Coastal aquaculture

Our lab aims to address challenges in Rhode Island’s oyster farming industry. The study focuses on evaluating the effectiveness and operationality of alternative surface gear compared to traditional cultivation techniques, as well as understanding the influence of water quality on oyster health. In partnership with local oyster farms, our lab will deploy high-resolution water quality monitoring systems to gather data on factors such as temperature, salinity, oxygen levels, pH and nutrients while also monitoring oyster health and production from March 2024 to Feb 2025. This comprehensive approach is designed to support Rhode Island’s aquaculture industry by providing data-driven insights into best farming practices and the potential impacts of environmental factors on oyster production.

Ocean Alkalinity Enhancement Through Coastal Liming

The mCDR 2023 program is designed to investigate the potential of coastal terrestrial liming as a means of marine Carbon Dioxide Removal (mCDR) through ocean alkalinity enhancement. By focusing on a coastal lagoon near a golf course, the multi-institutional team, led by PI Jaime Palter, will scrutinize the effects of applying calcitic limestone on the lagoon’s carbon composition. Our lab will gauge the speed and efficiency at which alkalinity from terrestrial liming transitions to the coastal waters and its capability for carbon capture, as well as its potential effects on marine life, exemplified by clams. In collaboration with advanced Regional Ocean Modeling Simulations, the team will forecast the wider mCDR potential of terrestrial liming across the U.S. East Coast.

Ocean Acidification

Atmospheric carbon dioxide (CO2) has increased from the pre-industrial period of 280 ppm to today’s ~420 ppm (in 2022), and is expected to continue to increase unless global action is taken to curb emissions. Throughout the history of human emissions, the oceans have performed an essential service by absorbing 25% of all CO2 emissions since the Industrial Revolution. The continuous uptake of CO2 by seawater causes a process known as ocean acidification (OA), whereby a cascade of chemical reactions causes an increase in acidity and alters the forms and availability of inorganic carbon to marine life. In many regions, the shellfish industry is the “canary in a coal mine” for OA because culturally and commercially important shellfish have difficulty maintaining their external calcium carbonate skeletons or shells under acidified conditions. Future impacts of OA on coastal ecosystems have the potential to negatively influence a wide range of socioeconomic factors, including food security, livelihoods and public health.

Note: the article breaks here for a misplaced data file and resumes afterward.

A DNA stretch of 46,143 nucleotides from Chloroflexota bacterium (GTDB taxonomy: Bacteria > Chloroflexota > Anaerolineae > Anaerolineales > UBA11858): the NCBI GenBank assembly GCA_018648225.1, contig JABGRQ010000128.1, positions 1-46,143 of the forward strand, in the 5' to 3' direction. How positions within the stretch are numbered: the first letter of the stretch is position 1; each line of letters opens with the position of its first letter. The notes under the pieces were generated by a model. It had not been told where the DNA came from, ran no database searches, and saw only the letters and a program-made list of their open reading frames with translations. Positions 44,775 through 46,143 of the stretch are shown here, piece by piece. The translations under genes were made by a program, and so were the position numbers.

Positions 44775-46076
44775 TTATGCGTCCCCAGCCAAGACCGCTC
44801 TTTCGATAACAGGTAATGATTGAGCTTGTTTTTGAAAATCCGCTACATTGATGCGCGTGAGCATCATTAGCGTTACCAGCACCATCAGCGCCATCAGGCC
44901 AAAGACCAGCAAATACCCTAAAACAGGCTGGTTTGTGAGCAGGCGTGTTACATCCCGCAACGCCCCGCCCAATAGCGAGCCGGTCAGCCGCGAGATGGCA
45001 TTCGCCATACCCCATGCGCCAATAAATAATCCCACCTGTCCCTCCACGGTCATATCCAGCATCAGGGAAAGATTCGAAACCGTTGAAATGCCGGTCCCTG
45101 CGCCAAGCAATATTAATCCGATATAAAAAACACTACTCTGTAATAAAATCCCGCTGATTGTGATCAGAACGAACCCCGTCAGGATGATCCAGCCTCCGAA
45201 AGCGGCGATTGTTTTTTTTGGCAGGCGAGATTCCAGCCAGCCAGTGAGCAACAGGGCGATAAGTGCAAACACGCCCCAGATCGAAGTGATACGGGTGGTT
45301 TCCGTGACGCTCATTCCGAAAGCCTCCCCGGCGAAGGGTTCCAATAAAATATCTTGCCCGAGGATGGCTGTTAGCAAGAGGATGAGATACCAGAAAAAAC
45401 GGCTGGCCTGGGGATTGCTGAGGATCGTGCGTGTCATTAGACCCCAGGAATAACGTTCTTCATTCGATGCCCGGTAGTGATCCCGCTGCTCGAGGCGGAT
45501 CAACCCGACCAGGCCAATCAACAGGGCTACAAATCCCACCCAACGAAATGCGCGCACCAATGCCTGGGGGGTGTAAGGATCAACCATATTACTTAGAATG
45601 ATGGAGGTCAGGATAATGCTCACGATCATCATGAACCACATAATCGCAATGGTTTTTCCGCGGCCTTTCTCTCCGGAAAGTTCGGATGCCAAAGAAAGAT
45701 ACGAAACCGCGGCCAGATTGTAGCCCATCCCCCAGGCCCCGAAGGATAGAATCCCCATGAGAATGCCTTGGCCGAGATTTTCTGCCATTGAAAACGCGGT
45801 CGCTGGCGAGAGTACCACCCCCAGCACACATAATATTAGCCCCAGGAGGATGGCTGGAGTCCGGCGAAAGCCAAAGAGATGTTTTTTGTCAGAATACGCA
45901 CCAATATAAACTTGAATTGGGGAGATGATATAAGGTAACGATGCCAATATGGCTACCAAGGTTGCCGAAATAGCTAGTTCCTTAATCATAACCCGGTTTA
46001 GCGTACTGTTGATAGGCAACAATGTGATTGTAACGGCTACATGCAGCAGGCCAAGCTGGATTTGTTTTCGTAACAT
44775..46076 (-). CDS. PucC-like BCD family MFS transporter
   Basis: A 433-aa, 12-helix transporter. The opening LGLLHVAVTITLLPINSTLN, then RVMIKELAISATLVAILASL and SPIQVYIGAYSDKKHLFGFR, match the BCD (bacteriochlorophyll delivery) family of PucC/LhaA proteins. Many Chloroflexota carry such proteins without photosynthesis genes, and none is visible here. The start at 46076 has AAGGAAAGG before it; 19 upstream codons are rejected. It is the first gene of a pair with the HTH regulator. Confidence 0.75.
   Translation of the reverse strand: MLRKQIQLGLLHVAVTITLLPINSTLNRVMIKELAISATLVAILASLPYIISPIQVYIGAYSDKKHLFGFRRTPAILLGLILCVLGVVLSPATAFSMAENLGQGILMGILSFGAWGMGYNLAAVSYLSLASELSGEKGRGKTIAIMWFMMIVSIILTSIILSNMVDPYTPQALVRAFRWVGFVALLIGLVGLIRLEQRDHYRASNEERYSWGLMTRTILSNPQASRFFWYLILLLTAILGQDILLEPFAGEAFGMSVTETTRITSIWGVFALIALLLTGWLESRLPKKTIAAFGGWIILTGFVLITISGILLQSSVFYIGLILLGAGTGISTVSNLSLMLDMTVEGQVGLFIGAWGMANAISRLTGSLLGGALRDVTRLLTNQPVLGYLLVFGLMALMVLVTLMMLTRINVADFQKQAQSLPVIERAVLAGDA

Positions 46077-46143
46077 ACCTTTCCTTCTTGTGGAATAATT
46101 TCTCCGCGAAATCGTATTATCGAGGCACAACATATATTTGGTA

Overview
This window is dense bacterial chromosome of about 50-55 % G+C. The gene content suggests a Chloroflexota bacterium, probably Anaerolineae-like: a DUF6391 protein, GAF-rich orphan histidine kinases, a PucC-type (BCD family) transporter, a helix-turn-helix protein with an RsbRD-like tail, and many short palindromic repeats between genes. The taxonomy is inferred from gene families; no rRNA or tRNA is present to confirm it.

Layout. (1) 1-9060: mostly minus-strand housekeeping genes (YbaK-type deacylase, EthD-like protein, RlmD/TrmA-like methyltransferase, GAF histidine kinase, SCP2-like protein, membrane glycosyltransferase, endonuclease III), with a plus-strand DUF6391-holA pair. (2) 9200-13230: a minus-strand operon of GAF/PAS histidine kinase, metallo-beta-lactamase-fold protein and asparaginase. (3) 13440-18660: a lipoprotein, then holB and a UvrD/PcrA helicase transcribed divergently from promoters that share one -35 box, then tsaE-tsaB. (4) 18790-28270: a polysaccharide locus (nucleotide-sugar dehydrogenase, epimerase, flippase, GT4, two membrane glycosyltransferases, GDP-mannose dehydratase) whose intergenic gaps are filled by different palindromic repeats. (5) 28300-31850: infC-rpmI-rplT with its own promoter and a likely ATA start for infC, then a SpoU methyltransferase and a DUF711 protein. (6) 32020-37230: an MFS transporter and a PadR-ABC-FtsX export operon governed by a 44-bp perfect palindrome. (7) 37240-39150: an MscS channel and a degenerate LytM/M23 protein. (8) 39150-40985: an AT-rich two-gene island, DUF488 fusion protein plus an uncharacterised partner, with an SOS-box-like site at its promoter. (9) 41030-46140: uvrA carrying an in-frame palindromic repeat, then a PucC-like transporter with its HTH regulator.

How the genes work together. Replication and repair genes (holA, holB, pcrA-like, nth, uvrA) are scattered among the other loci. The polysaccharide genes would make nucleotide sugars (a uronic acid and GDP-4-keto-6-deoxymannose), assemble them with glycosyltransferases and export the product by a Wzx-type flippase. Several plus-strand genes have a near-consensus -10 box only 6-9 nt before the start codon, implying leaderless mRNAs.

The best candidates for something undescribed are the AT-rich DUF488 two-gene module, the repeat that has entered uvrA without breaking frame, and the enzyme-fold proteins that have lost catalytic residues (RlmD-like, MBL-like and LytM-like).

Narragansett Bay is home to several decadal time series in chemical, physical and biological properties, and is one of the most rapidly warming estuaries in the USA. Our lab is leveraging existing monitoring programs, deploying new autonomous instrumentation, and utilizing a coastal biogeochemical model to quantify the variability of OA and the mechanisms driving its change.

The work will ultimately be used for science-driven decision-making for sustainable resource management.

Marine Carbon Dioxide Removal

The Intergovernmental Panel on Climate Change (IPCC) suggests that intentional carbon dioxide removal (CDR) approaches will be required to stabilize global atmospheric temperatures at 1.5 °C – 2 °C above the preindustrial baseline (IPCC 2018). IPCC analysis suggests that we will need to extract 5.5 GT CO2 per year out of the atmosphere by 2100 to limit global warming to 1.5 °C (IPCC, 2018). This CDR will mostly offset legacy emissions and emissions that cannot be avoided. Oceans are likely to play an important role in any carbon dioxide removal strategy that operates at the required scale, yet any ocean CDR approach must also be weighed by whether it exacerbates or ameliorates OA. My lab is interested in examining the effectiveness and side effects of different ocean-based CDR approaches (i.e., alkalinity enhancement, macroalgae cultivation) using biogeochemical models and autonomous observations.